The Great Salt March

Recipe for making salt
1.  Find a reference to it on the internet.  Get obsessed, the way you do.

2.  Mention it to your daughter, who gets obsessed, the way she does, and asks if it can be an outing for her 21st b-day.  Without discussing it, we're probably compelled for the same reasons:  making salt involves a trip to the beach; salt is full of taste, smell, and texture; it's used for eating.  And making it involves something transforming from a liquid to a solid, which, if I had to choose, is my favorite direction.

3.  Mention it to her little brother, R., who immediately says, "I'm in."  Undoubtedly for different reasons, because every few days he says, "wait, what is it that we're going to do again?  Oh, right, salt."  Or, "Wait, is that a normal 21st birthday thing that people do?"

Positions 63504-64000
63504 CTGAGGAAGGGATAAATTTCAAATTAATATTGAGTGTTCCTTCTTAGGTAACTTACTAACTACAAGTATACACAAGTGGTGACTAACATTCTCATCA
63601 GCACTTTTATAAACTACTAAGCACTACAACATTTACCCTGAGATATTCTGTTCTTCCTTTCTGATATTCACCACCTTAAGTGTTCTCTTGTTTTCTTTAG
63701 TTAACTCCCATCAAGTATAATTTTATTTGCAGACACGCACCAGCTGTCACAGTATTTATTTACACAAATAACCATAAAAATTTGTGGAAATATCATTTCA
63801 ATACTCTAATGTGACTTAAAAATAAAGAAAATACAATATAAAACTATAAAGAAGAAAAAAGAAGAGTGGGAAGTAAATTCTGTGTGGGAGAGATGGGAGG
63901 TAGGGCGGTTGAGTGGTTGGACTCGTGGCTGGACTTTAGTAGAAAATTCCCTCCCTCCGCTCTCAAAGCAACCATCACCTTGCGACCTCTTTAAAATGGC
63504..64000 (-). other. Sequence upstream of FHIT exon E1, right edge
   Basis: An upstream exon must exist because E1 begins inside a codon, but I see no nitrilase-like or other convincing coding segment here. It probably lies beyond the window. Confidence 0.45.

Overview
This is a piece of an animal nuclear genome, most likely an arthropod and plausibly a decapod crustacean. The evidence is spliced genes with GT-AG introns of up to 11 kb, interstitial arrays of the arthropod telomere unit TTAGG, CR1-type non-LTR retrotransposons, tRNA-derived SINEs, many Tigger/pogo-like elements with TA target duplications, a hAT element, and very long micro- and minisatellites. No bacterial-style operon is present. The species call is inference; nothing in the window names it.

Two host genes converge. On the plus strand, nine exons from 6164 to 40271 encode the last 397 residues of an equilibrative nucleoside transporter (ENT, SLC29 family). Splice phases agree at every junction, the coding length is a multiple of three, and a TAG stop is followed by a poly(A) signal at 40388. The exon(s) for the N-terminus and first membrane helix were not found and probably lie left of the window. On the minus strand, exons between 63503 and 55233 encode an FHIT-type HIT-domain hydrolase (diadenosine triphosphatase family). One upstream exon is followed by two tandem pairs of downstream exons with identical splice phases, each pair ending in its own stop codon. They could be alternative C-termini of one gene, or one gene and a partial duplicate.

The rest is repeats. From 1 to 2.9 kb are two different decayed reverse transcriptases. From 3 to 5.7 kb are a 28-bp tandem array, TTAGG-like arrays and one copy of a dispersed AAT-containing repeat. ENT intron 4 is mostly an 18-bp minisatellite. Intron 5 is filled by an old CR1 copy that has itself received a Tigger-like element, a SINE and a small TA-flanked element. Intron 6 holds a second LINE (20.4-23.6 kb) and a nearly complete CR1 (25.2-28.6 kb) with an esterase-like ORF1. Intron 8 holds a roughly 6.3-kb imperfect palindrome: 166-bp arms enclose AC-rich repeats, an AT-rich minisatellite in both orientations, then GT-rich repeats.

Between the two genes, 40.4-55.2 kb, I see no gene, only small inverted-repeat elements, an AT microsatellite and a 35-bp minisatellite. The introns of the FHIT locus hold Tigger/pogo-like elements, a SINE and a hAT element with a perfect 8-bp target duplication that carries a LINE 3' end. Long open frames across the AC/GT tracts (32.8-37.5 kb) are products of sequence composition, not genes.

4.  Go to Sports Authority to buy another cooler, because if you're going all the way to the salt water, you should get as much water as possible, right?

5.  Have that awkward conversation with the clerk where he tries to help you with your sporting needs, because they are, after all, The Authority.  On sports.  I don't need to spell it out for you, but imagine talking to a jock when your sport is evaporating water.  "You may want this," he says, pointing to a chair with all-terrain wheels and a Hawaiian floral cover.  "It may be tough to get the water from the beach to the car."  Decide not to buy another cooler after all.

6.  Invite The Amazing B. and her most excellent children over to make 22 pounds of chocolate cake.  Borrow a cooler from her.

7.  Round up the offspring, two coolers, and one bucket, and 11 pounds of cake.
    8.  Drive to the beach.  On the way, tell the kids that I'm okay with assisted suicide, if it ever looks like the quality has been completely sucked out of my life. 

    "So, Mom," says M., "how would we bring that up?"

    "You might just ask if I'm still enjoying life, and if I want to keep going.  Don't be afraid to bring it up."